• We all feel your pain brother. These vans are fricken unbelievable. I'm tired of throwing good money after bad on mine, not to mention the time involved. If I hadn't lost my job back in January, I think I'd finally give up on mine. About the only thing I haven't replaced are the O2 sensors and catalytic converter. Oh ya, and the fuel injector unit, although I tried one of the new style multiport fuel injector "upgrades" but there's no way it fits. The hoses kink when you try to fit them into the intake manifold. Anyway, I guess we all just keep plugging away. Maybe Obama will provide us all with new Astros! Uhhh...yaaaa....
  • Well,
    I went another round with the Astro today, and lost. I could not get it to start, no spark. I re-investigated a relay next to the fuel relay that looked like it might have cooked in the past, replaced it with a new one I had sitting around, and the damn van started. While it was running I wiggled the wire harness to this unnamed relay, it might be for the ac/heater blower, and the van stumbled a little. Then I closed the passenger door and it died. It would not start after that. It's too cold to work on it any more today, but I suspect the computer is not properly grounded? It is right there next to the passenger door hinge. I checked the resistance(s) of the coil, all 3 tests were nominal. I suppose I'll need to pull the computer out and see if there is some ground strap that I did not reinstall the last time I pulled it out. This van does not want to serve. The good news is that I think I have fixed all the fuel issues I was having. Now I just need to find this electrical bug.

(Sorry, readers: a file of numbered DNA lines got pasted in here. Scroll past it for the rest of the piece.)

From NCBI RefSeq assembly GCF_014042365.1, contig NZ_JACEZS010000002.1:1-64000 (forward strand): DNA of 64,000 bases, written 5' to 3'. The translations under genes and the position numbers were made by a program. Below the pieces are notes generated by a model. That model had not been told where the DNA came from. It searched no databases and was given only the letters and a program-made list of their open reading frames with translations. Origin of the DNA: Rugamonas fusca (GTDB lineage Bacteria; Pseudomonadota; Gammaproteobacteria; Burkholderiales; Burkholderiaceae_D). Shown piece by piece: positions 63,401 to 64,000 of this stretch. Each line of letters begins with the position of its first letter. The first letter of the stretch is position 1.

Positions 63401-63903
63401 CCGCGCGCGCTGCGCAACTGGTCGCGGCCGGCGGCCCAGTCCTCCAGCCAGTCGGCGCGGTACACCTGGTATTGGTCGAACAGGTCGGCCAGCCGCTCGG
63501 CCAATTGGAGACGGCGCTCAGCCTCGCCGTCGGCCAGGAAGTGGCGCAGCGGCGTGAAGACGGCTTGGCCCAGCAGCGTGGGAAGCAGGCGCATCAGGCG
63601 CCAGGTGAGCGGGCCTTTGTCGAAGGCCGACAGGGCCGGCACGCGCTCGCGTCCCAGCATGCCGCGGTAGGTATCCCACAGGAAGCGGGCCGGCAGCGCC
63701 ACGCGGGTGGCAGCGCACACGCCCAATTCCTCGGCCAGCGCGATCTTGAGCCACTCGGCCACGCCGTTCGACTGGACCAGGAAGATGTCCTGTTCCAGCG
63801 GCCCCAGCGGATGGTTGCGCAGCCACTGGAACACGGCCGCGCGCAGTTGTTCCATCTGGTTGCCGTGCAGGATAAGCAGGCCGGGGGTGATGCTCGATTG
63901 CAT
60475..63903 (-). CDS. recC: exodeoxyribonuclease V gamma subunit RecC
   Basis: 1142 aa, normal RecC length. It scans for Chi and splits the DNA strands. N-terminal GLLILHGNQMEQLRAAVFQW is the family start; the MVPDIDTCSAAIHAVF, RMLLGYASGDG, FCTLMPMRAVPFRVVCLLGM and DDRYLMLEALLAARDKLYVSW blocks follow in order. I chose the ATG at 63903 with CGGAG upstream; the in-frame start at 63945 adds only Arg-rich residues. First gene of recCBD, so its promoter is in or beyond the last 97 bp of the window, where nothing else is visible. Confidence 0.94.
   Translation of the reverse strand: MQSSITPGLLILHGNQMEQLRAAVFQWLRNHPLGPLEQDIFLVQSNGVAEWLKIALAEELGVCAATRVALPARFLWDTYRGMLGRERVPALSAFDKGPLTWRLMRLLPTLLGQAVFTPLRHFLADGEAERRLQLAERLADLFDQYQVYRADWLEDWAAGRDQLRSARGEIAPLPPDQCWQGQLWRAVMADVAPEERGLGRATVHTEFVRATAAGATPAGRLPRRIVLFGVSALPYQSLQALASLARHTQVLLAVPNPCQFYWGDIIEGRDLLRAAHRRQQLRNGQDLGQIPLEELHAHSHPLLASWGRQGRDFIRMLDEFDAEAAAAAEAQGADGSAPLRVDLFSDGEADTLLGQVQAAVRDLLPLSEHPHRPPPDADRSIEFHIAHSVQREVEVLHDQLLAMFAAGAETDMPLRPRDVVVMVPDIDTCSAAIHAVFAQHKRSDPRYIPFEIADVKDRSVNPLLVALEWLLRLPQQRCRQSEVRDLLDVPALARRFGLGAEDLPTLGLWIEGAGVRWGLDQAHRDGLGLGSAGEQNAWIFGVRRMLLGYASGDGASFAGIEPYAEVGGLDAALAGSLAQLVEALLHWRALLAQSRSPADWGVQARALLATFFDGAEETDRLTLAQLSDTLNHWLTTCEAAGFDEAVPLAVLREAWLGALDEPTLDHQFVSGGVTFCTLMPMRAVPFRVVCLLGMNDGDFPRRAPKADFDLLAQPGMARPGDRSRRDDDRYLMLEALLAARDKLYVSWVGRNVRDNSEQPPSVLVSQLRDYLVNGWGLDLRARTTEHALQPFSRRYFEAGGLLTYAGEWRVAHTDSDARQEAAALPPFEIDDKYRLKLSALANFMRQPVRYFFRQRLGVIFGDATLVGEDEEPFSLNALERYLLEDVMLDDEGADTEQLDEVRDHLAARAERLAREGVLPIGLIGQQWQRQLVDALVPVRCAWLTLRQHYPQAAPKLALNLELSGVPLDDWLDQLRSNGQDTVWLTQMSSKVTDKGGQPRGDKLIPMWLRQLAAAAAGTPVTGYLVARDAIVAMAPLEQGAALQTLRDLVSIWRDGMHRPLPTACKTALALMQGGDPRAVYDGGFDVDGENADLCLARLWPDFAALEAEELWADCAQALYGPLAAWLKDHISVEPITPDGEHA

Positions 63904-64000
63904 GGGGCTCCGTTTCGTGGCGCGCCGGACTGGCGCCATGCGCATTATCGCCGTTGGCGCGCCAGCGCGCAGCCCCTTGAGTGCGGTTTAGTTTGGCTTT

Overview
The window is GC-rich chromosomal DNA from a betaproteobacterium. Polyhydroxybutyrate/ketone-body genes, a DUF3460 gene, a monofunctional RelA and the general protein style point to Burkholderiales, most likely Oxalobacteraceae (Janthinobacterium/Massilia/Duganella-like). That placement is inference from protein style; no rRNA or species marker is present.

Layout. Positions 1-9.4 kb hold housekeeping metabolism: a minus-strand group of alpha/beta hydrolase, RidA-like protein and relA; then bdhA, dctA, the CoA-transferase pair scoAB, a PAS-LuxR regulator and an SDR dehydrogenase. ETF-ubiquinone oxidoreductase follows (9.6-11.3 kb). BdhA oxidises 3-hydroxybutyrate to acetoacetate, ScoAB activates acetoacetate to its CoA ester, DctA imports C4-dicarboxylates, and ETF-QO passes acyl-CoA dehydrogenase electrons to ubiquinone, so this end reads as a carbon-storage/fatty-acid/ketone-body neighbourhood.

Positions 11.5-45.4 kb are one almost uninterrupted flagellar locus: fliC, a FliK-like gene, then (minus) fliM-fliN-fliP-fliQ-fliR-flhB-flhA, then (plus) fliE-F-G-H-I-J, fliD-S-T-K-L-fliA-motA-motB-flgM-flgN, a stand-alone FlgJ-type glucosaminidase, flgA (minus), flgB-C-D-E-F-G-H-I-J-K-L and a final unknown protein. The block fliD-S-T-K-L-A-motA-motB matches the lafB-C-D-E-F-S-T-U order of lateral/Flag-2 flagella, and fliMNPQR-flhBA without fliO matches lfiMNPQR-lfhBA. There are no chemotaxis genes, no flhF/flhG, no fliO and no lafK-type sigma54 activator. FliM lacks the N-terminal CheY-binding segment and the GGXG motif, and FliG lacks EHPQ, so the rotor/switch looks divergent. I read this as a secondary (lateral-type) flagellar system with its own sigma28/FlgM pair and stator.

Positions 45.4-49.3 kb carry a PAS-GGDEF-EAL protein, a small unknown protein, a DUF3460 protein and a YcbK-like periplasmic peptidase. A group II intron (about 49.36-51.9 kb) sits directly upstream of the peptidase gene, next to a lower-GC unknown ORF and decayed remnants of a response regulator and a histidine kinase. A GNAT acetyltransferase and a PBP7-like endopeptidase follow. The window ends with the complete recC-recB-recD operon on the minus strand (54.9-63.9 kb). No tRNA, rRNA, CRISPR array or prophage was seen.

• I finally vanquished the Astro's problems. After fixing the fuel issues, which you can see from my previous posts, I went after the sudden loss of spark. I took the ignition module to the auto parts store, had it tested. It failed. I replaced it yesterday, and the van is running just fine.

    In summary, I had the following failures in order of appearance. The first thing that happened in September (5 months ago) was I jump started the van, and melted the 4 prong connector behind the battery. I fixed it, then went on a long road trip. When I got back the van died. Basically no fuel pressure. I replaced the fuel filter, which was jammed with black flecks, and but that was not the problem. I had the dealer replace the fuel pump, but he did it incorrectly. I discovered later that the short (2" long) section of hose between the pump and the steel line had a hole in it. The dealer had reused the original hose on the new pump, and thus the new pump delivered fuel right back into the tank! It was also the source of the black flecks which jammed my fuel filter. I found that the electrical connector to the fuel relay was badly melted, and replaced it. It may have overheated from a fuel pump that was overworked. The last problem was an intermittent ignition control module which finally failed hard. None of these problems were detected by the computer, which is probably why so many shade tree mechanics like myself have such difficulty finding them. I do hope the Astro will ride for many more miles.